Volume 15: 2014-2015
Professor Scott Taylor
Professional Article Editors
Social Media Editor
Javier Amaya, Monique Chavez, Christopher Dodd, Rachel Felix, Michael Gay, Christopher Jaramillo, EJ John, Christine Jordan, Kathryn Lash, Jeremy Martin, Concetta Tsosie, Diego Urbina, Erica Valdez, April Wilkinson
This article will examine the Seminole Nation of Oklahoma’s path from the federal dismantling of the Seminole Nation tribal court system upon the statehood of Oklahoma in 1906 to the Seminole Nation’s reestablishment of its tribal court system in 2011. This article will also explore the Seminole Nation’s methods of integrating tribal tradition and custom into the Seminole tribal court system, and will also present the many challenges that exist in developing an efficient and sustainable tribal justice system. The article will demonstrate that the Seminole Nation’s persisting determination to reestablish its judicial authority stems from the desire to maximize sovereign authority by having a government that not only makes and enforces laws, but that makes and enforces laws the Seminole way. Ultimately, this article may serve as a resource for other tribes who wish to establish their own tribal court system.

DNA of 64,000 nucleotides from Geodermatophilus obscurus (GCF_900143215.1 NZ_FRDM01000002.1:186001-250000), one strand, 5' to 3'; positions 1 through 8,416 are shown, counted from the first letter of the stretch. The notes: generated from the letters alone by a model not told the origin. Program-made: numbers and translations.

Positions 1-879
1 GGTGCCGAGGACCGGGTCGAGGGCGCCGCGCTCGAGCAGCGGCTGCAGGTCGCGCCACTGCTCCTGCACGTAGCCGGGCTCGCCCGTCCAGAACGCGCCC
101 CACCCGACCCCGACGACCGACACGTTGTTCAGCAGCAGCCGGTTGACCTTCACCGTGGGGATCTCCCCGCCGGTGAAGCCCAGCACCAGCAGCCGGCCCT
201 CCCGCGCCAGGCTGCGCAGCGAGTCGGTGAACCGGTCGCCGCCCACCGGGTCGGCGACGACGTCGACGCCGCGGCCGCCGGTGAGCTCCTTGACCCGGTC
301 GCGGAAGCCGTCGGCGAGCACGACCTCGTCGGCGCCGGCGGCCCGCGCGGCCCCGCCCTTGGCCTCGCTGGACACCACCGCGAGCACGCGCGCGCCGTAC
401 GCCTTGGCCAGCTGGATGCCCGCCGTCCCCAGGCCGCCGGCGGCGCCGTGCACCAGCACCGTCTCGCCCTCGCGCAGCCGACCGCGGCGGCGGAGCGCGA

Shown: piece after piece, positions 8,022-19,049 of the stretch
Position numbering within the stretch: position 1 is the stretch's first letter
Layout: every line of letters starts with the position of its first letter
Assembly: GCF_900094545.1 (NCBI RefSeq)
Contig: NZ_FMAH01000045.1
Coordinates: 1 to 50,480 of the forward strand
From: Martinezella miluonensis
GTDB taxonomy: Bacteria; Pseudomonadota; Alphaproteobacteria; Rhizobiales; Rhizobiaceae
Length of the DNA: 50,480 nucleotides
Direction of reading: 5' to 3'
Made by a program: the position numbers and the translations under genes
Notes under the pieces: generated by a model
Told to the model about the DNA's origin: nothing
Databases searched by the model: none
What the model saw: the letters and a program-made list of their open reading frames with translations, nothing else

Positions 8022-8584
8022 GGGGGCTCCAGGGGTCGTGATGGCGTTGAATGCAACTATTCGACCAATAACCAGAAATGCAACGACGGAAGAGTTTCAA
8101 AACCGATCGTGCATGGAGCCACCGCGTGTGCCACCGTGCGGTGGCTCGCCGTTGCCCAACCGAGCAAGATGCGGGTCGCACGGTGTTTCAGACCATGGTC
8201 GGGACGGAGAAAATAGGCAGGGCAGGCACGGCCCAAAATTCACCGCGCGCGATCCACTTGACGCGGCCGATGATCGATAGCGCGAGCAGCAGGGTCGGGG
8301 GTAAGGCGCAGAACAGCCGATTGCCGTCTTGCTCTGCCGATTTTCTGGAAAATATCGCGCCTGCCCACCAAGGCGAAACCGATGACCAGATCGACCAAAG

Heidi J. Todacheene
The goal of this paper is to attempt to provide a general social and political framework of the Navajo tribe using the creation story and journey narrative. This will provide a comprehensive insight into the history and modern functioning of the tribe for someone who may not understand traditional Navajo thought. Modern legal cases have been integrated into this paper to demonstrate how Navajo courts use and preserve traditional concepts in current legal analysis. This paper will try to convey a traditional Navajo perspective whose ideology is deeply rooted in the creation story and illustrated through the Holy Beings, especially Changing Woman. This will provide context and background to modern issues disfavoring Navajo women within the tribal system that we see today.